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Hoffmann, R. A wiki for the life sciences where authorship matters. Nature Genetics (2008)

Dietary trans octadecenoic acids upregulate the liver gene encoding peroxisome proliferator-activated receptor-alpha in transition dairy cows.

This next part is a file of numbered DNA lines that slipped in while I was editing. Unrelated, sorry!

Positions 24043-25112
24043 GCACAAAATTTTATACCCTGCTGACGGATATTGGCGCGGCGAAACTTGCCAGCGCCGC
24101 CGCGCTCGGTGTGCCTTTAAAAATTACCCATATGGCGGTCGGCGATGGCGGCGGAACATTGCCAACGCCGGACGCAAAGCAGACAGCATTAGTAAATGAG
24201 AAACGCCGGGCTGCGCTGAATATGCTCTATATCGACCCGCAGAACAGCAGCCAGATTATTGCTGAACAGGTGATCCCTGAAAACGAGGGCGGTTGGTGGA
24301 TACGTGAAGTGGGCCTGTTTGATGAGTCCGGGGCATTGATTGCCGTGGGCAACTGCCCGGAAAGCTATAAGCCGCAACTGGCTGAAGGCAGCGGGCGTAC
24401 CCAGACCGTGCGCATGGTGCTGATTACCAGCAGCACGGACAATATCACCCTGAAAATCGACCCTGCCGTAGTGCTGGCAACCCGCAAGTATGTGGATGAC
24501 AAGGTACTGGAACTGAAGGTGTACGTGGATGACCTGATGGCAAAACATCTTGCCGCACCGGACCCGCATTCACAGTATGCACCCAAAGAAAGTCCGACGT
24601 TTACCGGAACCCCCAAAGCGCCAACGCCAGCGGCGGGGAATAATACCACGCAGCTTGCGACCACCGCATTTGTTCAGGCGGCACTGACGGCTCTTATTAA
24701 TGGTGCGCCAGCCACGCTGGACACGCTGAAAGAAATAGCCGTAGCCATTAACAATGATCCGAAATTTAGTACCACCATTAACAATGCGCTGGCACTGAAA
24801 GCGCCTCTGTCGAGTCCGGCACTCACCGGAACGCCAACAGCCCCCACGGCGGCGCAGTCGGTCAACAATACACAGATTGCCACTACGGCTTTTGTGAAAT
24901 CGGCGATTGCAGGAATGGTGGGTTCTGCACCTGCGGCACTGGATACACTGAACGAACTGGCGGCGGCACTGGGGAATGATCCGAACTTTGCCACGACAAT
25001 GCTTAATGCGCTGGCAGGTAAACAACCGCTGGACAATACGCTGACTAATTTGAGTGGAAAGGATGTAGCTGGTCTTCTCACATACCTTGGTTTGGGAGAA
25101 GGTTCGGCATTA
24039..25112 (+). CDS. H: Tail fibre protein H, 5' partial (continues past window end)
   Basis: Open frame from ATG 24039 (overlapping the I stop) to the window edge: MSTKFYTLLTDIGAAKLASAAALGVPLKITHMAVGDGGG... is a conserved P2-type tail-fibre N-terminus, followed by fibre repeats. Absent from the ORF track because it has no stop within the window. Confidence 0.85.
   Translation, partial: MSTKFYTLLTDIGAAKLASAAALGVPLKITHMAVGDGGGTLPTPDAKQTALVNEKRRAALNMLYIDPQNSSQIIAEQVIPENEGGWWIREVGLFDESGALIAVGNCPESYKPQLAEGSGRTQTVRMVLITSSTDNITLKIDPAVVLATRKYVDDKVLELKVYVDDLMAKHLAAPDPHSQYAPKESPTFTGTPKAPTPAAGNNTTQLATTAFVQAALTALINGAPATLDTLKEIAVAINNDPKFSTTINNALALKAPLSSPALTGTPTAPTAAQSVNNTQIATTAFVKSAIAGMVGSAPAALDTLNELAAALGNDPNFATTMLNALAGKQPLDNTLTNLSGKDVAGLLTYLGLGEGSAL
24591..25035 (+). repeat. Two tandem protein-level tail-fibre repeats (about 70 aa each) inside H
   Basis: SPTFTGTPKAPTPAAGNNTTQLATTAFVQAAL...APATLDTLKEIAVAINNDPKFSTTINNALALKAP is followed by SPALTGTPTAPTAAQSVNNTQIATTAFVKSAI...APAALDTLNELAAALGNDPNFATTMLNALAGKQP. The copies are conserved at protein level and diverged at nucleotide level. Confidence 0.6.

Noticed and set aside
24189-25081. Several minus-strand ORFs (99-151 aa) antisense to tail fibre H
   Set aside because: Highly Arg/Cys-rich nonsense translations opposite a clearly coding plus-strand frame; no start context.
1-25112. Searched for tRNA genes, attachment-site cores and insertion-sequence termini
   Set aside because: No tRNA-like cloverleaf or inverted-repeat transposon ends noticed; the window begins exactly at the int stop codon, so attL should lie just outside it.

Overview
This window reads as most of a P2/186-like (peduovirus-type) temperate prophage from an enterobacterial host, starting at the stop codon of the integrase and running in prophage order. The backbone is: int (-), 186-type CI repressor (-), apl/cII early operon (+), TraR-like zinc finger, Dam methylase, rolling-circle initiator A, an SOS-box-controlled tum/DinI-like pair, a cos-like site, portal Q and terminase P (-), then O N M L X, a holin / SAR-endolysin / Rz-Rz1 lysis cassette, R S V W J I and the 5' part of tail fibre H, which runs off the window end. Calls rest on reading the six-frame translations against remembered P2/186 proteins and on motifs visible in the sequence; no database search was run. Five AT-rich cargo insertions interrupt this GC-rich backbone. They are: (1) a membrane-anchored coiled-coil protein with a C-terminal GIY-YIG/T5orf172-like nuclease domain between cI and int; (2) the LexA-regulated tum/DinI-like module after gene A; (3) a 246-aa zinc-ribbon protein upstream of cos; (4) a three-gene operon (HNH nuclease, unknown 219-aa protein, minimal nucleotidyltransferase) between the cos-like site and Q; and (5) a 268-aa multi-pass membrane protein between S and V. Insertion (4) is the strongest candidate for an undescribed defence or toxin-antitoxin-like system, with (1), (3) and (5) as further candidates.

Effects of feeding calcium salts of conjugated linoleic acid (CLA) or trans octadecenoic acids (trans 18:1) on lipid metabolism and hepatic contents of mRNA encoding carnitine palmitoyltransferase 1 (CPT1), microsomal triglyceride transfer protein ( MTP) and peroxisome proliferator-activated receptor alpha (PPARalpha) were examined in 15 early post-partum Holstein cows. Dietary treatments were initiated at approximately 4 weeks prior to expected calving dates and continued for 7 weeks post partum. Treatments prepartum consisted of 1) a basal diet (Control), 2) basal diet+150 g/d of CLA mix (CLA), or 3) basal diet+150 g/d of trans 18:1 mix (TRANS). Intakes of calcium salts of CLA and trans 18:1 mixes were adjusted to 225 g/d during the 7-week postpartum treatment period. Blood samples were collected at weeks 1, 2 and 4 post partum and plasma was harvested immediately for subsequent hormone and metabolite assays. Concentrations of insulin, insulin-like growth factor-I (IGF-I), and leptin in blood did not vary among cows fed the three diets. Plasma nonesterified fatty acid (NEFA) concentrations decreased between weeks 1 and 4 of lactation and were lower in cows fed the diet supplemented with trans 18:1 than in those fed a control diet at week 2 post partum. Periparturient fat supplementation had no detectable effects on CPT1 mRNA content in the liver. Steady-state concentration of MTP mRNA in the liver was greater in the TRANS treatment group than in the control group at week 1 postpartum. Feeding trans 18:1 supplements to transition dairy cows upregulated hepatic PPARalpha mRNA content during the first month of lactation. Under the present experimental conditions, dietary CLA had minimal effects on plasma and hepatic lipid metabolite concentrations in early lactation Holstein cows. Results indicate that dietary trans fatty acids may affect liver lipid metabolism in post-partum dairy cows through alterations in PPARalpha gene expression.[1]


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